Alkyne metathesis is an organic reaction involving the redistribution of alkyne chemical bonds. This reaction is closely related to olefin metathesis. Metal-catalyzed alkyne metathesis was first described in 1968 by Bailey, et al. The Bailey system utilized a mixture of tungsten and silicon oxides at temperatures as high as 450 °C. In 1974 Mortreux reported the use of a homogeneous catalyst—molybdenum hexacarbonyl at 160 °C—to observe an alkyne scrambling phenomenon, in which an unsymmetrical alkyne equilibrates with its two symmetrical derivatives.
The Mortreux system consists of the molybdenum catalyst molybdenum hexacarbonyl Mo(CO)6 and resorcinol cocatalyst. In 1975 T.J. Katz proposed a metal carbyne and a metallacyclobutadiene as an intermediate and in 1981 R.R. Schrock characterized several metallacyclobutadiene complexes that were catalytically active.
The Schrock catalyst is commercially available and is prepared by amidation of tungsten tetrachloride with lithium dimethylamide to a W2(NMe2)6 which undergoes alcoholysis by tert-butoxy groups with tert-butanol.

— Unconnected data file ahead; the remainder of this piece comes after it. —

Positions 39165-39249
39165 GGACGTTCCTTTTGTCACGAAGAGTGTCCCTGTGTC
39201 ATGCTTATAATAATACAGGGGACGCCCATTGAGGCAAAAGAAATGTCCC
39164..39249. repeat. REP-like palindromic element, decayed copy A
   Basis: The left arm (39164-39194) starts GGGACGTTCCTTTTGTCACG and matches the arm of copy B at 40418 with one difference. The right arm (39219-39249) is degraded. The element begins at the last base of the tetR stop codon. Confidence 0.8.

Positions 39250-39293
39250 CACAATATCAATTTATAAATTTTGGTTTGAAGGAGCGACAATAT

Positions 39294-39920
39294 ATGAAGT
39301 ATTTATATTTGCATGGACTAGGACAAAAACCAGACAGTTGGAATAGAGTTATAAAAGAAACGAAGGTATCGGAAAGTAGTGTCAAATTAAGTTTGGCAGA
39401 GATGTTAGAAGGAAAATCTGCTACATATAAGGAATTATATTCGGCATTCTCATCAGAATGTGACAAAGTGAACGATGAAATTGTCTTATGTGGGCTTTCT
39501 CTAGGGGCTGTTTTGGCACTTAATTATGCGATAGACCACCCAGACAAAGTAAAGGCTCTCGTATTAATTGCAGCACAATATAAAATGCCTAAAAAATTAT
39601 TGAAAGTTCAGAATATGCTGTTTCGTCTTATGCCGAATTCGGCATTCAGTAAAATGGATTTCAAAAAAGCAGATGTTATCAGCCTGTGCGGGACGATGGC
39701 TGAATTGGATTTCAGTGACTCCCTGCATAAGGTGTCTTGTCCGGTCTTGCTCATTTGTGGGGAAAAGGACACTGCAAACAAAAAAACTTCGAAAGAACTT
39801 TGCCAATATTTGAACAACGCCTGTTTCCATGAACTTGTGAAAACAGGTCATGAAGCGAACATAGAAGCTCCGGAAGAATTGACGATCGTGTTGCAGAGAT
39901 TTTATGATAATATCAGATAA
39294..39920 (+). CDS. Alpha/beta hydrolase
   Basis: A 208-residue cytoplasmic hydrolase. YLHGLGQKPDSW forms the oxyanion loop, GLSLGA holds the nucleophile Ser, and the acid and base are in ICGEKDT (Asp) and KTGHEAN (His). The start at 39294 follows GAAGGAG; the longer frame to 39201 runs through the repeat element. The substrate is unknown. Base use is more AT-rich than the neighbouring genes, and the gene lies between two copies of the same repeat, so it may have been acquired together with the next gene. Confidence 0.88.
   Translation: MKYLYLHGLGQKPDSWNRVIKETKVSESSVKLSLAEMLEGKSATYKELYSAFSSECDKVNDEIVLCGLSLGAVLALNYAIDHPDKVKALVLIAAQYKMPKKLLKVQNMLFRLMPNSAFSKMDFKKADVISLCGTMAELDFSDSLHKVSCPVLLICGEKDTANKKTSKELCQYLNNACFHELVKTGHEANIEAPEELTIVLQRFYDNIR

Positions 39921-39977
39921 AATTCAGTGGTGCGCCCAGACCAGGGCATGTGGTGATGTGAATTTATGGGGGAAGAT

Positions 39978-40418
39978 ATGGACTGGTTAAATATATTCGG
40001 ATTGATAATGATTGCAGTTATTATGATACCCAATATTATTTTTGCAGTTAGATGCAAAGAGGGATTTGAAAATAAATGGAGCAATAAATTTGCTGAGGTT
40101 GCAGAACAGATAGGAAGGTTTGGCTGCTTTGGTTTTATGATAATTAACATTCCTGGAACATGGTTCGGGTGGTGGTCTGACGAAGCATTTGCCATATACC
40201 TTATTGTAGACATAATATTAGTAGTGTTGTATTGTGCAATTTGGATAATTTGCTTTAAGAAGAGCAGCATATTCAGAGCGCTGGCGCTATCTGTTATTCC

Ring closing alkyne metathesis
Alkyne metathesis is extensively used in ring-closing operations and RCAM stands for ring closing alkyne metathesis. The olfactory molecule civetone can be synthesised from a di-alkyne. After ring closure the new triple bond is stereoselectively reduced with hydrogen and the lindlar catalyst in order to obtain the Z-alkene (cyclic E-alkenes are available through the Birch reduction). An important driving force for this type of reaction is the expulsion of small gaseous molecules such as acetylene or 2-butyne.
The same two-step procedure was used in the synthesis of the naturally occurring cyclophane turriane.
By replacing a tungsten alkylidyne by a tungsten nitride and introducing a nitrile Nitrile-Alkyne Cross-Metathesis or NACM couples two nitrile groups together to a new alkyne. Nitrogen is collected by use of a sacrificial alkyne (elemental N2 is not formed):
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